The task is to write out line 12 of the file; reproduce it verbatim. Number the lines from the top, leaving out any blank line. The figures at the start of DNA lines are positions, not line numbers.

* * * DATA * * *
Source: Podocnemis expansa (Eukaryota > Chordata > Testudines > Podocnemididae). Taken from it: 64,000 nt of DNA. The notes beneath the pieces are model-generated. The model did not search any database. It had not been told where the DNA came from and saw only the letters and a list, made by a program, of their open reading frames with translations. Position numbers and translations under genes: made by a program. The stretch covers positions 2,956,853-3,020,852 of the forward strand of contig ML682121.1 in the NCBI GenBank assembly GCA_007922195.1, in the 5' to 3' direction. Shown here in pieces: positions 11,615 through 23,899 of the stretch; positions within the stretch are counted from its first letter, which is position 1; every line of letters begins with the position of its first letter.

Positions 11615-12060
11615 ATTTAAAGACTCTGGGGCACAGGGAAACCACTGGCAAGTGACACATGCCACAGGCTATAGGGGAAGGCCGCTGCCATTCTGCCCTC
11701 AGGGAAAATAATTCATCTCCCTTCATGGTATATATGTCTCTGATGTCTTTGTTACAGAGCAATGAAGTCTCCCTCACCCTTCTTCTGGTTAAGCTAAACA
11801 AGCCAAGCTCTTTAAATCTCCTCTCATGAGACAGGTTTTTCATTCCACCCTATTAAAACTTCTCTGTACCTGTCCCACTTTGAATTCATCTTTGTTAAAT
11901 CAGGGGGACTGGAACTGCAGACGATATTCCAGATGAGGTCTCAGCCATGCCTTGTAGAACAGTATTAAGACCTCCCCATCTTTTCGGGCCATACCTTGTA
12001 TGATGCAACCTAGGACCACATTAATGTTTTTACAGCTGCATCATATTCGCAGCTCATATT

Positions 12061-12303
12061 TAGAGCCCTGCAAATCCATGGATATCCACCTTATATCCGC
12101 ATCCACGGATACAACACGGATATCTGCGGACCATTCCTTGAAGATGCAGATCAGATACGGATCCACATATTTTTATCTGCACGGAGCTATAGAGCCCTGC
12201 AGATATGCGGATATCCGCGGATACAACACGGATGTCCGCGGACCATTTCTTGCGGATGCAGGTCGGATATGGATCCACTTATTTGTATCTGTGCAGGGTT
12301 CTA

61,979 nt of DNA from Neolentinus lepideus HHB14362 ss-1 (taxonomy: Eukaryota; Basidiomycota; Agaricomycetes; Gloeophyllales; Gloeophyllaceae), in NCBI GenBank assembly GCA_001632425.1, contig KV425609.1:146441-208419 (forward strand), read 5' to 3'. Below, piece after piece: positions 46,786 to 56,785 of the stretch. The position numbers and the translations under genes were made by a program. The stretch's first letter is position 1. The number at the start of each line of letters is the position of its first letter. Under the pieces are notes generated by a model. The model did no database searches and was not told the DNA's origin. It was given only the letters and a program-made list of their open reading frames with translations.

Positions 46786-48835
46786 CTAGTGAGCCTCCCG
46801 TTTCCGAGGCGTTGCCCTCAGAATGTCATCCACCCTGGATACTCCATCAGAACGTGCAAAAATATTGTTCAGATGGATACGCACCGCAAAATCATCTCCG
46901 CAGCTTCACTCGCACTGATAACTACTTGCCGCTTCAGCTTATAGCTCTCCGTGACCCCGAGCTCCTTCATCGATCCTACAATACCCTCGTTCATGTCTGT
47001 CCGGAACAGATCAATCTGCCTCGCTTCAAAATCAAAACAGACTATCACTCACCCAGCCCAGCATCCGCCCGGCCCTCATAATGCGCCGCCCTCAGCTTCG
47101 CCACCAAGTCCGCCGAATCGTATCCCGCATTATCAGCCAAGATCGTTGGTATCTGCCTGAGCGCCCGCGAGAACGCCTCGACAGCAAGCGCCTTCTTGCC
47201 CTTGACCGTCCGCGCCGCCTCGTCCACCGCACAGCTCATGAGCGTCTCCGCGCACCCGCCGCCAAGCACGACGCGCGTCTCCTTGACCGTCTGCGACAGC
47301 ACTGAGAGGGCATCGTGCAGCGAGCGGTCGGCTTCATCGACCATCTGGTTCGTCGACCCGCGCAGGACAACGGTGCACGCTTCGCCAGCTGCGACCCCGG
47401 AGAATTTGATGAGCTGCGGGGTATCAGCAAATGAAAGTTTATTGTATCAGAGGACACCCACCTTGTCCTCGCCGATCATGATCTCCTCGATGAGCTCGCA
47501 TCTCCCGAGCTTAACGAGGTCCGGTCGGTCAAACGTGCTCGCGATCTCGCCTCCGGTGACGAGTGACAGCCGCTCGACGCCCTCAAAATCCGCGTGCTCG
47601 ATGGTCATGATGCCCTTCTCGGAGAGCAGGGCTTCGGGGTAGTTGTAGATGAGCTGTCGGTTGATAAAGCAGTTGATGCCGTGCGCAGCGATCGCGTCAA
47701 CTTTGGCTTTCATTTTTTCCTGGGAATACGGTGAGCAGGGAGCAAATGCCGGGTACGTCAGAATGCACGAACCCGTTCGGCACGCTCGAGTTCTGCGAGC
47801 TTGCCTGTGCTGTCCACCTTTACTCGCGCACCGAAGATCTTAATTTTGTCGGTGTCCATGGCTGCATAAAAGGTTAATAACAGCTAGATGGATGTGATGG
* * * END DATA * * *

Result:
12301 CTA